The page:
Stainless steel has been changing the world since it was invented back in 1913. Its use became widespread very quickly as numerous applications for this metal were discovered in the areas of construction, food service, automotive, medical, and more.
Stainless Steel and Construction
The effects on the construction industry have been most profound, though, with stainless steel used widely throughout the industry in a variety of ways, says Stainless Europe. Stainless steel often forms the essential support structure of many large buildings, as it is one the few materials strong enough to handle massive load bearing requirements and remain durable in weather conditions year-round.
Stainless steel is used extensively in even minor construction applications, for components as varied as ventilation ducts and door frames to handrails and backsplashes. Stainless steel is used so predominantly because it is so reliable. With little maintenance needed, this metal can last for many years without the builders or property owners worrying about corrosion.
What’s Better Than Stainless Steel?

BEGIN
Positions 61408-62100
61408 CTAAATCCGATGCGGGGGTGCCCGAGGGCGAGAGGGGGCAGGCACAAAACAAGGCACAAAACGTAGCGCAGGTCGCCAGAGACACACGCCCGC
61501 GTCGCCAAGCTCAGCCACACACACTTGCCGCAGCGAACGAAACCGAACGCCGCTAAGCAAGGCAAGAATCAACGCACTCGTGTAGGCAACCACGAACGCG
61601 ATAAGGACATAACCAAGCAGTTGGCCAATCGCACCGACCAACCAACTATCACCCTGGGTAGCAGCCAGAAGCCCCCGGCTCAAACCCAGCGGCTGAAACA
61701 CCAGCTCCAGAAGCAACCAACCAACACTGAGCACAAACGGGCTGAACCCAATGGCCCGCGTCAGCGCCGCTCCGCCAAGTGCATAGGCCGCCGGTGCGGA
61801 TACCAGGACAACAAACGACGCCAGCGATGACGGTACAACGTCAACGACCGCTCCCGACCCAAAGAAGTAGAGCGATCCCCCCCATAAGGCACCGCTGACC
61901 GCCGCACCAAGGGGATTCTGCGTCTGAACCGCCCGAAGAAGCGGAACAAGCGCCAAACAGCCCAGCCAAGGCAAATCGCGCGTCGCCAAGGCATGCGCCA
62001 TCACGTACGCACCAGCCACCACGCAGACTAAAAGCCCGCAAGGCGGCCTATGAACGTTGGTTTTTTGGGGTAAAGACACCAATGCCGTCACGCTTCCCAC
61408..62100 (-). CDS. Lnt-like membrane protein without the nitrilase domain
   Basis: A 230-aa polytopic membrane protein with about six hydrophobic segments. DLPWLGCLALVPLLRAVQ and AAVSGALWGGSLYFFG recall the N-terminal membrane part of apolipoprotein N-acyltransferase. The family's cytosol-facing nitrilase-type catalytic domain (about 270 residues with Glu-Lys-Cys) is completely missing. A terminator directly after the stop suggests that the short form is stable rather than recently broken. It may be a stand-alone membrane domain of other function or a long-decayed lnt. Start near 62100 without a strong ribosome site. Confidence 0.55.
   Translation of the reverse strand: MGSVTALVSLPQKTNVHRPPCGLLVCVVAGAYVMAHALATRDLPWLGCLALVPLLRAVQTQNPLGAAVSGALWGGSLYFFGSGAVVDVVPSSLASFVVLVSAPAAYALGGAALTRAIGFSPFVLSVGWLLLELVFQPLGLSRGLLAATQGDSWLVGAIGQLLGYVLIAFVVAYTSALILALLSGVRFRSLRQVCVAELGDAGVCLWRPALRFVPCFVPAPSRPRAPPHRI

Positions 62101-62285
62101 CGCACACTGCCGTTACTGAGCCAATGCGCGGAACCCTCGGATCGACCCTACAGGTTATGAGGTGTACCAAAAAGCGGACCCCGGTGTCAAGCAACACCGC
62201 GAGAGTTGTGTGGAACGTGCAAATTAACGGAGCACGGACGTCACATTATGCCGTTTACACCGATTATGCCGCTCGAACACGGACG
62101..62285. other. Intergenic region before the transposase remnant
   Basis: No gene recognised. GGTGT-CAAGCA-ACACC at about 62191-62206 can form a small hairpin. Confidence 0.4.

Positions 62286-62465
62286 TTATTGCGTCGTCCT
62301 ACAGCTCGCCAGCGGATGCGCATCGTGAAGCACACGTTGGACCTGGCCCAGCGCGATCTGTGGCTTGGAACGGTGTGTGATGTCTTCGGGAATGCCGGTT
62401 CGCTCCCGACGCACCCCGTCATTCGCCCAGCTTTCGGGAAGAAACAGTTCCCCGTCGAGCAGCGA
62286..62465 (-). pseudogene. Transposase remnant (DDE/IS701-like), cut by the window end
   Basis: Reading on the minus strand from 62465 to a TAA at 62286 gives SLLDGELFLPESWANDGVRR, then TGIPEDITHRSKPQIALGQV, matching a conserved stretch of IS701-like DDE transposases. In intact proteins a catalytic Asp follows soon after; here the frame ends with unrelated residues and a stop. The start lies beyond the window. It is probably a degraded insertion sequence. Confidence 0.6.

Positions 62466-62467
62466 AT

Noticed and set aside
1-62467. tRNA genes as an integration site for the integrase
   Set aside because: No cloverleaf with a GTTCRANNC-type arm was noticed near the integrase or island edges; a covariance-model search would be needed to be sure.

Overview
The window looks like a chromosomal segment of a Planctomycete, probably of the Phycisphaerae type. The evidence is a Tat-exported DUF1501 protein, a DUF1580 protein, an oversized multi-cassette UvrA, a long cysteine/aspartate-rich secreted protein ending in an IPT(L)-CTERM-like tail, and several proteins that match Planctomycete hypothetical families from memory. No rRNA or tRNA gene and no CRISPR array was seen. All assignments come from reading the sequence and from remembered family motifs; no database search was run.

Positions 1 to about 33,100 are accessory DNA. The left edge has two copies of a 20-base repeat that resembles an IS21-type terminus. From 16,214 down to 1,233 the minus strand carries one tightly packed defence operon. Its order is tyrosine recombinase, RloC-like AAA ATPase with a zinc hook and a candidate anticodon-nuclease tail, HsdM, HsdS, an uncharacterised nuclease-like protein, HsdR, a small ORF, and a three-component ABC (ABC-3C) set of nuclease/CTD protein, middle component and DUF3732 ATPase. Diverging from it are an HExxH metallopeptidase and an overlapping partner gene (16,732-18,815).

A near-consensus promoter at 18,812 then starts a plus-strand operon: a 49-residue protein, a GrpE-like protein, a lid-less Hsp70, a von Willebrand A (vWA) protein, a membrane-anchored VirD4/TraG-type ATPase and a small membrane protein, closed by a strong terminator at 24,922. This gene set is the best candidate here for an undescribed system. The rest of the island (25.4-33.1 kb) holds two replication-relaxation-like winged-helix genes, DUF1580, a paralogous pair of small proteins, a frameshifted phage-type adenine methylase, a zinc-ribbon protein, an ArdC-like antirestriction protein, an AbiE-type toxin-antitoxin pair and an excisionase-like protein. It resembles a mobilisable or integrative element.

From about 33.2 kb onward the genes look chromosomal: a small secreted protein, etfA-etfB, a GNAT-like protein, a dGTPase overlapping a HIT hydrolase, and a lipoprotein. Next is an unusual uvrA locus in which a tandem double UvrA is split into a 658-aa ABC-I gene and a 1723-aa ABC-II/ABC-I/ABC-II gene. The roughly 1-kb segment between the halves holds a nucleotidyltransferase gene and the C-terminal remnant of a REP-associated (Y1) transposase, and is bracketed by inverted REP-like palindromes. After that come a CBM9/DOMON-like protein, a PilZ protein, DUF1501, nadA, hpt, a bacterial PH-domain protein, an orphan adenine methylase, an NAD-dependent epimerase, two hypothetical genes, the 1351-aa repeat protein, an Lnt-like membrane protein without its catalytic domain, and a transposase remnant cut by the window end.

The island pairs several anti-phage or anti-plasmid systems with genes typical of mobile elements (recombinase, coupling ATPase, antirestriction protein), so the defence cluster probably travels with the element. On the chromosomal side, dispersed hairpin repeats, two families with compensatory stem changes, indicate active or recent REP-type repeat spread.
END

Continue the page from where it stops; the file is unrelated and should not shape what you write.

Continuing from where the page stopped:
Before beginning a construction project, engineers, builders, and property owners will want to consider the best materials for the task. They may be trying to balance factors like cost, longevity, durability, and strength when choosing their materials.
Stainless steel is often preferred for key parts of construction projects because of its cost effectiveness. While aluminum and iron may be cheaper, stainless steel is often seen as a better value. It is less likely to corrode and need to replacement in a decade like other metals might. Its dependability gives property owners peace of mind, knowing that they can expect the stainless steel to hold up to just about any kind of environmental conditions and to work well in instances where other materials might not be up to the task.
Some materials offer advantages over stainless steel in specific areas. Aluminum and uPVC cost less, but they are not as durable and as low maintenance. Carbon steel is tougher but not as adaptable and flexible as stainless steel. Stainless steel is even tougher than titanium, and it is less likely to deform from wear and tear. Stainless steel can handle the kind of abuse that would cause other metals to corrode, indent, or buckle, and that is the level of reliability that building project managers and property owners prefer.
The cost savings over time and general reliability of stainless steel make it the best choice in many construction projects. If the budget can accommodate it in the areas it is most suitable, stainless steel is often the best choice.
Stainless steel outperforms most other metals in areas of temperature and corrosion resistance. Weathering can damage many types of metals over time, but stainless steel can withstand extreme conditions beautifully, and that is a key advantage it has over most other metals used for the same construction projects.